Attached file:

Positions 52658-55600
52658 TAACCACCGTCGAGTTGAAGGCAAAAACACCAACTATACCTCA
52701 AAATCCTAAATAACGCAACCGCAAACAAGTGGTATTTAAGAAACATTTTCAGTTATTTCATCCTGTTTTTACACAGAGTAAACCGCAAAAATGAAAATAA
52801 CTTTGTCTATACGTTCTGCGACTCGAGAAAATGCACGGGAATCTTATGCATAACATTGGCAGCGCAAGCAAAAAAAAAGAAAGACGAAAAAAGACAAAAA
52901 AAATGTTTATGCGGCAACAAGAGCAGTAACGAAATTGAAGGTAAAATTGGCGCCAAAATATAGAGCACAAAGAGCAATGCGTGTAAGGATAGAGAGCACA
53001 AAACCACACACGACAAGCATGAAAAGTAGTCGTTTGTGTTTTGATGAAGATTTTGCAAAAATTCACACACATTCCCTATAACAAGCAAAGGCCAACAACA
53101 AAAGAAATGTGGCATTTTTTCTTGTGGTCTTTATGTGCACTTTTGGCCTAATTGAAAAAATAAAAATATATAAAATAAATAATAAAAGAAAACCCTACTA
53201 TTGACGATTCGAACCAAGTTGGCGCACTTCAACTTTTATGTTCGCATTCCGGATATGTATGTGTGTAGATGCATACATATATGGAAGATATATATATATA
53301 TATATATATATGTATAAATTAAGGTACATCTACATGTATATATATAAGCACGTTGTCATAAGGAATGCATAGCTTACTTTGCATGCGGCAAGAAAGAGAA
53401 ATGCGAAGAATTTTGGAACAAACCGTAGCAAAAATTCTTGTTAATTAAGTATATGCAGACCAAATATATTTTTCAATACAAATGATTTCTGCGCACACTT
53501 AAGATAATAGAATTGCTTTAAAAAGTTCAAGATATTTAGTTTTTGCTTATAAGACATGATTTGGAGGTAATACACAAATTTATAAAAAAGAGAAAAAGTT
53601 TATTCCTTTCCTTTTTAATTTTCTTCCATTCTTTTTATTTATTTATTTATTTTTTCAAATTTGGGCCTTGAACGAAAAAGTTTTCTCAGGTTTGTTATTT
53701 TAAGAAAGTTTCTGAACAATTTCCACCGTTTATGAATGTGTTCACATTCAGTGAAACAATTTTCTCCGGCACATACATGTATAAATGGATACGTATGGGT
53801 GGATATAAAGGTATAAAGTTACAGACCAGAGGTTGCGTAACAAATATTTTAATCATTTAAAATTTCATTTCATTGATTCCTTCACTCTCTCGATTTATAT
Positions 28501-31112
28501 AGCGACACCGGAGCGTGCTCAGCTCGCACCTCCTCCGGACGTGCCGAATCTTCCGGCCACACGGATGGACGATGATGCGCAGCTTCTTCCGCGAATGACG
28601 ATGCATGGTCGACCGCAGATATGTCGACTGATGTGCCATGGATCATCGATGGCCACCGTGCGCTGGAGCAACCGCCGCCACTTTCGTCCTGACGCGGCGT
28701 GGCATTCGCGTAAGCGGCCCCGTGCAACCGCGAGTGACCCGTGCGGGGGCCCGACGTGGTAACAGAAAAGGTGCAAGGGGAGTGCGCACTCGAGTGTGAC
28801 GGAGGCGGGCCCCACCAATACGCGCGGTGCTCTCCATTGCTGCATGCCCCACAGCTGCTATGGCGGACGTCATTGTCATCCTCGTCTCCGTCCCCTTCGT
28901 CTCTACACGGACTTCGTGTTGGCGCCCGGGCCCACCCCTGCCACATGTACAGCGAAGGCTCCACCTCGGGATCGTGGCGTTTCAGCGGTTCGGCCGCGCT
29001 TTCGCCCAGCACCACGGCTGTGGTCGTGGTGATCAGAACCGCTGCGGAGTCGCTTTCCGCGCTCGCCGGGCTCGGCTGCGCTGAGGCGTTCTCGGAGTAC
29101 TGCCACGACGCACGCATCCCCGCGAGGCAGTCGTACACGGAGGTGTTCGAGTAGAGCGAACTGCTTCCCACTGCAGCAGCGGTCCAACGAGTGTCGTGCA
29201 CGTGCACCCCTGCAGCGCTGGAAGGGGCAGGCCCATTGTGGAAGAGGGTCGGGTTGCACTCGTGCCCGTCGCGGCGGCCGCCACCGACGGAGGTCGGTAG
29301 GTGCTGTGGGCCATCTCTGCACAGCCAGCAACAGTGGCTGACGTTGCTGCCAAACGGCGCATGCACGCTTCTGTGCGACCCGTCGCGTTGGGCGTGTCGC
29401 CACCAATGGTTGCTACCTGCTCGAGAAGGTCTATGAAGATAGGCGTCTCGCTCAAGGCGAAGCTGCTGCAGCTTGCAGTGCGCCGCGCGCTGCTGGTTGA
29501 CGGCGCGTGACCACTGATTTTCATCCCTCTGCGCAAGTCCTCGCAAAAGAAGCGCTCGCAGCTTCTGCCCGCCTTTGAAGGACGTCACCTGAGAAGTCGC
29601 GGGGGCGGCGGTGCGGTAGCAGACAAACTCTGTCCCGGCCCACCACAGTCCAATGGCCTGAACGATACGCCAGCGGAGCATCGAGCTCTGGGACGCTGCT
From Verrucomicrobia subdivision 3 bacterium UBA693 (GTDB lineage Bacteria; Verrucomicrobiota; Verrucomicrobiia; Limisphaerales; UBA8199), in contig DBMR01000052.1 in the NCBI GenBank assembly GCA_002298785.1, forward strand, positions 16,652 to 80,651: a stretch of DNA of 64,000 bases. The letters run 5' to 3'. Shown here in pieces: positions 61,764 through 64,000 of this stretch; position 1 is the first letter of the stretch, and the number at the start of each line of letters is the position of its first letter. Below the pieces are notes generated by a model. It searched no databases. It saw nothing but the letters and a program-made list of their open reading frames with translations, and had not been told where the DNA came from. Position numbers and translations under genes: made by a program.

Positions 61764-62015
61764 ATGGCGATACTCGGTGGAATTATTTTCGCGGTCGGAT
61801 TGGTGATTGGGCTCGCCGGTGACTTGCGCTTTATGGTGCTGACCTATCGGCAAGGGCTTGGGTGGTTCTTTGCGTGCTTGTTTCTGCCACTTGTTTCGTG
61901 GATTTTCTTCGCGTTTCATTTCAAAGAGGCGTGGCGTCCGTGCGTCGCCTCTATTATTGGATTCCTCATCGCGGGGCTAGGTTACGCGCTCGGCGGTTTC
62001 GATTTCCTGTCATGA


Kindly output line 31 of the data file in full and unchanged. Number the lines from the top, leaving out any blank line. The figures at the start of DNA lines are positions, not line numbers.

61801 TGGTGATTGGGCTCGCCGGTGACTTGCGCTTTATGGTGCTGACCTATCGGCAAGGGCTTGGGTGGTTCTTTGCGTGCTTGTTTCTGCCACTTGTTTCGTG